Based on Israel's influential leftwing newspaper, Haaretz, on an article distributed by veteran freelance journalist Tom Gross (17 Dec 2004) and on Honestreporting's "Dishonest Reporting Award 2002" (16 Dec 2002), this article presents some amazing news on BBC-Palestinian and BBC-Hamas co-operation. Ha'aretz has highlighted that Fayed Abu Shamala, senior correspondent of BBC News from Gaza since 1996, has close ties with Hamas and is considered by Hamas as "one of our own". One should bear in mind that Hamas is qualified as a terror organization by the US, the UK and by the EU. Ha'aretz discloses also a very rare and hard-to-get formal proof (a tape recording of a closed Hamas meeting). The bizarre case illustrates what everyone who cares knows; that BBC News correspondents on the Middle East are systematically biased for Muslims and against Israel.
Ha'aretz's article "Leading Hamas preacher warns of clash with Islamic Jihad," by Arnon Regular, December 15, 2004) gives an amazing insight into the relationship of the Hamas and Islamic Jihad organizations to the Arab and international media, based on that tape recording the Hamas meeting. In this meeting Fathi Hamad, a high-ranking Hamas functionary responsible for the organization's communications systems in Gaza talked to a few dozen Hamas activists working in the organization's Communications Councils, whose job is to promote Hamas in the Palestinian, Arab and international press. Hamad believed that he was speaking in a private closed forum, but the session was filmed and then distributed - a copy of which was obtained by Ha'aretz.
In most of his speech Hamad complained bitterly on the fact that despite the Hamas' hegemony in the street, the Shiite and therefore 'heretic' Islamic Jihad had managed to take over "the agenda" and the media attention "by putting its people in key jobs in the press". After a name-by-name survey of several Palestinian journalists working for different other organizations,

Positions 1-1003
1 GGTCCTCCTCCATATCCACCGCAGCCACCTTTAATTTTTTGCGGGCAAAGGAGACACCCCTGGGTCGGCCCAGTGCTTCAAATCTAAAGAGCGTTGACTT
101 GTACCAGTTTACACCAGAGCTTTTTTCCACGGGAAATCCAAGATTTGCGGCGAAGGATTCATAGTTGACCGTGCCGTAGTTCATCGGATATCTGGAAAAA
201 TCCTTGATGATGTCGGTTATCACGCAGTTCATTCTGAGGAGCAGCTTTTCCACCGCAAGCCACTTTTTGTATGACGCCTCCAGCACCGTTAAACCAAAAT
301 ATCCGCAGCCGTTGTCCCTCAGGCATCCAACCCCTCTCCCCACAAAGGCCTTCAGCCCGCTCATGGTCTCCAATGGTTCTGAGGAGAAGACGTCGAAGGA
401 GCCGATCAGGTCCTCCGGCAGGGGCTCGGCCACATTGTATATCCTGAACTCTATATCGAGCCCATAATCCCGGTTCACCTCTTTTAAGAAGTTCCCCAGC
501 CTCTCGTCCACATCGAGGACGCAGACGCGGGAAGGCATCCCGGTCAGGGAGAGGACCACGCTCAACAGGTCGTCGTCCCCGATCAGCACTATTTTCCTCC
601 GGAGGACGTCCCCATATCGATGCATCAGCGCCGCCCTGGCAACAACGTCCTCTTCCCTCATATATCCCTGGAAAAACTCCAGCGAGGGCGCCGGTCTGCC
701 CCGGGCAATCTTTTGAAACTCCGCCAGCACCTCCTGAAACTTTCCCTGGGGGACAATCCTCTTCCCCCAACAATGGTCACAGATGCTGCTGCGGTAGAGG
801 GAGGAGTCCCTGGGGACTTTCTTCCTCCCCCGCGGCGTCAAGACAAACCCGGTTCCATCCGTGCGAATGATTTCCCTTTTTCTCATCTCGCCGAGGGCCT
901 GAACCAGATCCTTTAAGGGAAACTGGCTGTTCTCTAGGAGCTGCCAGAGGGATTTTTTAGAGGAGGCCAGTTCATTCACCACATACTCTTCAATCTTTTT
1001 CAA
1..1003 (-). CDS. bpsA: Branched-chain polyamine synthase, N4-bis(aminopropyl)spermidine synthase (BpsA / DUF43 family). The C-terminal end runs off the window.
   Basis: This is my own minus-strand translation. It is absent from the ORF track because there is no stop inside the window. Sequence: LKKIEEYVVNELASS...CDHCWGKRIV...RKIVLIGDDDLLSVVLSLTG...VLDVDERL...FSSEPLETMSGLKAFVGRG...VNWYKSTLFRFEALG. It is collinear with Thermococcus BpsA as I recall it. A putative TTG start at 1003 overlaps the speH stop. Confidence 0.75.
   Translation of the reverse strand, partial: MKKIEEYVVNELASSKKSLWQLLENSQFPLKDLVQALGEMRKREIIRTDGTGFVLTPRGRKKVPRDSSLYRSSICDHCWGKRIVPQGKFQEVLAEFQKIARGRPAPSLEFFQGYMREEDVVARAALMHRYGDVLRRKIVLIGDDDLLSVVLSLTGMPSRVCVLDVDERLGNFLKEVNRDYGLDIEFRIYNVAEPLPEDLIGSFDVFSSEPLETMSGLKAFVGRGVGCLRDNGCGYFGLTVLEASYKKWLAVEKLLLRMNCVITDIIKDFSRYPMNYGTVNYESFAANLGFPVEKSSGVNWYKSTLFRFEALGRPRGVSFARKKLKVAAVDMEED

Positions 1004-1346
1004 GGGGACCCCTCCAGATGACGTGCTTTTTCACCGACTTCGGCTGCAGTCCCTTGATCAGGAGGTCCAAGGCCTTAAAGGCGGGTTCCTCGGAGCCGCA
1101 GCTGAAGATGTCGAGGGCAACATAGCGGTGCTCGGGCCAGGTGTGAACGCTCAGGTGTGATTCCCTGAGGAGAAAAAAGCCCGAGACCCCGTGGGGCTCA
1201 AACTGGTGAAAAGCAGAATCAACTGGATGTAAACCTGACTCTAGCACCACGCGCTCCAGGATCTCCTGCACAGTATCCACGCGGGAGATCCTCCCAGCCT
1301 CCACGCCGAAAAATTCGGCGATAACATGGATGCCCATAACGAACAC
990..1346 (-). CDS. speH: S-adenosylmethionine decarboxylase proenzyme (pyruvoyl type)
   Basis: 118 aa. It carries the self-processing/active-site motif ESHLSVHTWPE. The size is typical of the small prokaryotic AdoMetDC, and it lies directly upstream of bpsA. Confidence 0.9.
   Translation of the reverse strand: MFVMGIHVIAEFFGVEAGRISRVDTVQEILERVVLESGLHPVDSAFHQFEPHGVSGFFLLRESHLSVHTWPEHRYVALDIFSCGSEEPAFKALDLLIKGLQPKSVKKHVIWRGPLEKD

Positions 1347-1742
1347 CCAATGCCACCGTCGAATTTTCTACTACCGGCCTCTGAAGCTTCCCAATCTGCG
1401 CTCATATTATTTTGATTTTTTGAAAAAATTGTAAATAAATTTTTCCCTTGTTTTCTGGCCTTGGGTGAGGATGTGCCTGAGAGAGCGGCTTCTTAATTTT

"Hamad says on tape that Hamas man Faiz Abu Smala works for the BBC, 'and that way he writes the story in favor of the Islam and (true) Muslims.' "
The essence of the denial the BBC's litigation people sent me on this matter is this: "The BBC's Gaza reporter Fayed Abu Shammala"(another English transcript of his name – E.M.) "has worked for the BBC for more than 10 years and his reports have always met the highest standards of balance and accuracy required by the BBC." … "We have talked to Fayed and he strongly denies the allegation attributed to Fathi Hamad and printed in Haaretz on 15.12.04. Fayed Abu Shammala is not, and never has been, a member of Hamas."…"There is no credible evidence to consider in this case"
The reader can weigh the above denial of the suspect - the BBC familiarly calls 'Fayed'- as against our independent sources quoting hard evidence; a fully documented statement of Hamas leader Fathi Hamad calling Abu Shamala a 'Hamas man'. (He did not say: 'Hamas member' – E.M.)
Neither do the two BBC letters accept my criticism on that that the BBC do never call terrorists like Hamas as 'terrorists' in case they operate against Israeli civilians. BBC News head Helen Boaden answers this:" it is important that the BBC does not adopt other people's language as its own.". It is sad but also funny; the UK government which condemned Hamas as a terror organization, fall into the category of "other people" with Ms Boaden.